To create tables for the model, use the Import From Data Source… option on the MODEL menu to open the Table Import Wizard.  You'll see that you can import data from just about any standard data source.  Choose Microsoft SQL Server, choose the server instance and connect to the AdventureWorksDW2014 database.  You can connect to the data source using your own credentials or with the identity of the service account running the Analysis Service Tabular instance.  This requirement is the same as it's always been.  If in doubt, connect to your own local instance using your Windows user name and password as a local administrator.  In production, you will typically configure the SSAS service account or a service principal with read permission to the database.  Before you take a lot of time to import all the tables, go through the following steps with only one table to test connectivity.  You can always delete a table and import it again.  I recommend that you review this blog post before you continue: http://sqlserverbiblog.wordpress.com/2015/01/08/how-to-resolve-connection-errors-when-loading-data-in-ssas-tabular-project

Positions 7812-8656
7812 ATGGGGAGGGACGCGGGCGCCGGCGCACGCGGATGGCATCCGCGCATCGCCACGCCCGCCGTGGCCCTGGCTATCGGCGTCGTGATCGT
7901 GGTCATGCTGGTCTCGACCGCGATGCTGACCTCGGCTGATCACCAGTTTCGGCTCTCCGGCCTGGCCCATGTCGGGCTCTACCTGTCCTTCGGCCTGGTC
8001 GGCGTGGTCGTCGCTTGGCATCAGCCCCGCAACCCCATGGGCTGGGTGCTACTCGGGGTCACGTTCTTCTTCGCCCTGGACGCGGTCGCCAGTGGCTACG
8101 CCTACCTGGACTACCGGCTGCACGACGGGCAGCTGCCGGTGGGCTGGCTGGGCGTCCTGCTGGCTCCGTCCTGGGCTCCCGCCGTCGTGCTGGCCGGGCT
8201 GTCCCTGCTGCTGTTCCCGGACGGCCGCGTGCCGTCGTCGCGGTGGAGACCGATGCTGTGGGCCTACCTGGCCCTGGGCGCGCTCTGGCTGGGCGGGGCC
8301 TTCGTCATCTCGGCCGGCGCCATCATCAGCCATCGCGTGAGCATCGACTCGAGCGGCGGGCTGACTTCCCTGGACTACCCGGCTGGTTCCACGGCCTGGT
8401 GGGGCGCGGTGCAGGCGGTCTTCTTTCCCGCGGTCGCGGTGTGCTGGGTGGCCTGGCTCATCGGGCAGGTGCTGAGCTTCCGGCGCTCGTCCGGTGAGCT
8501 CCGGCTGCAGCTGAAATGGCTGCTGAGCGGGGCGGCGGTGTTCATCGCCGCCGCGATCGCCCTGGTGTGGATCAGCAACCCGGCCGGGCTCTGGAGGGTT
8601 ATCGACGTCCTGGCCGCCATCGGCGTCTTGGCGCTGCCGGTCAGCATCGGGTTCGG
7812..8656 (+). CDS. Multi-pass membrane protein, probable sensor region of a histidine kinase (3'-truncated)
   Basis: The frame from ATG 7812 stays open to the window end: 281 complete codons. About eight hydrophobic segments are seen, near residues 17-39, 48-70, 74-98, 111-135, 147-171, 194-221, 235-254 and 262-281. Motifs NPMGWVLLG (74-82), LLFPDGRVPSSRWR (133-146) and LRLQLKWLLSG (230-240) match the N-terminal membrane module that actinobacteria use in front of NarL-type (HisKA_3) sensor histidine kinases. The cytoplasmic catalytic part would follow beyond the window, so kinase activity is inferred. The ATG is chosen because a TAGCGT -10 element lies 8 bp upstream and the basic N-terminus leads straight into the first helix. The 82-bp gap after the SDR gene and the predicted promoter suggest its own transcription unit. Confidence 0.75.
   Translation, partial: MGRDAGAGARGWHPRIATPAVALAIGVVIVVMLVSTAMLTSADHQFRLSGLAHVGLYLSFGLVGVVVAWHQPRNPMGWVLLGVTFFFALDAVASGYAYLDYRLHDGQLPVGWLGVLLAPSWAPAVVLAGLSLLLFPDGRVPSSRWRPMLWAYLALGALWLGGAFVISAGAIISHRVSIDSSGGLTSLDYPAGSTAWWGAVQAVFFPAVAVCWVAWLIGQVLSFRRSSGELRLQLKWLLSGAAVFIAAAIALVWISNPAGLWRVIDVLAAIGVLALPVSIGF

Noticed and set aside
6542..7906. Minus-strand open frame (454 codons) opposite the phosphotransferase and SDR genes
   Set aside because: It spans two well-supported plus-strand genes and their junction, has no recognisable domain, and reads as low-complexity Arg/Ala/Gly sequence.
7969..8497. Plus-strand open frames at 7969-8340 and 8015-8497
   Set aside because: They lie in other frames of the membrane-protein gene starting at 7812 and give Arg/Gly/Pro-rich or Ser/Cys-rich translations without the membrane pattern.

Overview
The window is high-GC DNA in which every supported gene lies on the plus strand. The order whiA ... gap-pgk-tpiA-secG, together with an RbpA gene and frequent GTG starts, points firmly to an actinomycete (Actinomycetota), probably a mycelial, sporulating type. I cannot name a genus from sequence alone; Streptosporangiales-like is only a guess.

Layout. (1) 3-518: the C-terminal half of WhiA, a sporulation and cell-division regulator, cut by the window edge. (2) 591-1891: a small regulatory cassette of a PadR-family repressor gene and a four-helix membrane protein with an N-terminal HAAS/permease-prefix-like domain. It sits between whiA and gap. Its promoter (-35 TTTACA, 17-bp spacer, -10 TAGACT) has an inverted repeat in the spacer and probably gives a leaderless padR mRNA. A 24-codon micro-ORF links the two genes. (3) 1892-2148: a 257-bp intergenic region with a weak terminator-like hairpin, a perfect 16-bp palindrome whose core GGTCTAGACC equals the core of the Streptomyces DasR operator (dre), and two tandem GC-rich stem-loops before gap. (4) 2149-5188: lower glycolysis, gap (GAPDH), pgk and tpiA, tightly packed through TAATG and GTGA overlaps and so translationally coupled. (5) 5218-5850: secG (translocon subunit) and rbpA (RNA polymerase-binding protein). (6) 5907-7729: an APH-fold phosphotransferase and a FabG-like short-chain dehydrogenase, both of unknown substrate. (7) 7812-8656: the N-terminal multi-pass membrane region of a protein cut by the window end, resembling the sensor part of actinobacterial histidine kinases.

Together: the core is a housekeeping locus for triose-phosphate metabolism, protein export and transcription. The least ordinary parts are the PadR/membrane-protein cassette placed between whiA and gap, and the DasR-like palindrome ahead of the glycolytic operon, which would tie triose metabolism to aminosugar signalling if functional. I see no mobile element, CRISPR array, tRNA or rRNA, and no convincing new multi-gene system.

The next few steps could take several pages to explain in detail but the routine is actually quite simple.  Pay attention to detail as you select and rename tables and select and rename columns.  It's common to iterate through this process.  You can check your design against the sample project I'll make available for download.

Figure 3 – Table Import Wizard

Select and check each table shown in Figure 3.  Use the Friendly Name column to rename the table and then click the Preview & Filter button and deselect the tables that are not included in the following list: